Sounds of nature promote relaxation

Research has demonstrated that the sounds of nature promote relaxation and a sense of wellbeing.

Research from the Brighton and Sussex Medical School (BSMS) of the University of Sussex published in 2017 reported that long walks in the woods or on the beach, sitting by a stream, or the sound of wind or birds in the trees can physically change our body and mind, leading to relaxation and wellbeing.

Natural sounds and environments have often been linked to feelings that promote a relaxing atmosphere, but Dr. Cassandra Gould van Praag, lead author of the study, stated that we now have scientific evidence to help us understand this effect.

While participants listened to sounds recorded from artificial and natural environments, their brain activity was measured by an MRI scanner and their nervous system was monitored for minute changes in heart rate. Activity in the brain’s default mode network – a collection of areas that are active when you are resting – was different depending on the sounds being played.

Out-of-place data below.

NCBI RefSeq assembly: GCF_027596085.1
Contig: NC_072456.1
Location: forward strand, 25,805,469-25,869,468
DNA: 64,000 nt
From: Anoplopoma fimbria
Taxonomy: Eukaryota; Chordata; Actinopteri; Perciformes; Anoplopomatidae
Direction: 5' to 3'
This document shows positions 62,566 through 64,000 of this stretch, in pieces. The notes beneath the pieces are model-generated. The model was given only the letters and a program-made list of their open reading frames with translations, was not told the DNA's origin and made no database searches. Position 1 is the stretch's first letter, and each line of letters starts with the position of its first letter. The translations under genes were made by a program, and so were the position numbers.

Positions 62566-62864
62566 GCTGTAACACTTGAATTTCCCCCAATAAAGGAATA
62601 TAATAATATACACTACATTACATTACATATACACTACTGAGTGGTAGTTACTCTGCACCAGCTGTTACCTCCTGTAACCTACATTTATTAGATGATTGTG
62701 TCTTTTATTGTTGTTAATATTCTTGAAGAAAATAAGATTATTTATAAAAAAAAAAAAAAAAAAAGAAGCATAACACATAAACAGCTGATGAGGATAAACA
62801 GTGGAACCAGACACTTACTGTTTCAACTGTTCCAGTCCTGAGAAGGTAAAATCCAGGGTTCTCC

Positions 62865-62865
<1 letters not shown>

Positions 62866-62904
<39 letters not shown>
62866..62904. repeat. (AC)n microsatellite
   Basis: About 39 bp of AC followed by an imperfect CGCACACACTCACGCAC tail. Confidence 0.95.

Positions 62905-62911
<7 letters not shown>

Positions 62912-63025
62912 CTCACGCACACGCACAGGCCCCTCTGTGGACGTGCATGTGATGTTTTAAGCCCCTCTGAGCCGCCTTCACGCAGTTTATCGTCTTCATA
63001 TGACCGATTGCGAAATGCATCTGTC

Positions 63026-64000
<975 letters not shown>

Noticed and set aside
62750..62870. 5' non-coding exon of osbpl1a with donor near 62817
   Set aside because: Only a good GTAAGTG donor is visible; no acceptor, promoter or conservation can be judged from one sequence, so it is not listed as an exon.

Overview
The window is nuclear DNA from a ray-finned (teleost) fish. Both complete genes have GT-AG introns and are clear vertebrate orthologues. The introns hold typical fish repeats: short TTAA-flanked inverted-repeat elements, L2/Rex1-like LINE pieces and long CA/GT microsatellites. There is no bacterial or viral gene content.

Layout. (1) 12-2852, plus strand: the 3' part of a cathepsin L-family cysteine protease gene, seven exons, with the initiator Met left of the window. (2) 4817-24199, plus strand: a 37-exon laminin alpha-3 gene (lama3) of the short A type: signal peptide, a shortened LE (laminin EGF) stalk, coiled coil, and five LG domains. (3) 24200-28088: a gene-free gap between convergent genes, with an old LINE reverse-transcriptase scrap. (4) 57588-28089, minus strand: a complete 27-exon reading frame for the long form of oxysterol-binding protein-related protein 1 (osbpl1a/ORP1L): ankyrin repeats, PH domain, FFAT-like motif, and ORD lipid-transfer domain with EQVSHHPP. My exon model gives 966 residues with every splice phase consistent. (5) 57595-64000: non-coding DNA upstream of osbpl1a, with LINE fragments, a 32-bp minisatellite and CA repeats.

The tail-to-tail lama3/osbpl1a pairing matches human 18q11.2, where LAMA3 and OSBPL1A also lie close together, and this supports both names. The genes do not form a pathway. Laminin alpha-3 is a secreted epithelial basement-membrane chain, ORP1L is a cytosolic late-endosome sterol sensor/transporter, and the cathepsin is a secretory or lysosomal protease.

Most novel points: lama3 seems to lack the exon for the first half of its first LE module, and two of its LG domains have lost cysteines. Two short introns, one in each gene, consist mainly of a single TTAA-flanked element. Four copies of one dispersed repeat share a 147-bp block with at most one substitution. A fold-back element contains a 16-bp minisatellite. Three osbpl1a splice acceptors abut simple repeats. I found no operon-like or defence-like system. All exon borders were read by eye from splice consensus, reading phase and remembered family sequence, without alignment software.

Brain connectivity when listening to artificial sounds showed an inward-directed attention focus similar to what is seen in anxiety, depression, and post-traumatic stress disorder. When natural sounds were heard, the brain connectivity exhibited an outward-directed attention focus. An increase in nervous system activity associated with relaxation was noted when listening to natural sounds, and participants performed better in external attentional monitoring tasks.

The amount of change in nervous system activity depended on the baseline state of the participants – those who were the most stressed before the experiment showed the largest amount of bodily relaxation when subjected to natural sounds.

Reference: Cassandra D. Gould van Praag, Sarah N. Garfinkel, Oliver Sparasci, Alex Mees, Andrew O. Philippides, Mark Ware, Cristina Ottaviani, Hugo D. Critchley. Mind-wandering and alterations to default mode network connectivity when listening to naturalistic versus artificial sounds. Scientific Reports, 2017; 7: 45273 DOI: 10.1038/srep45273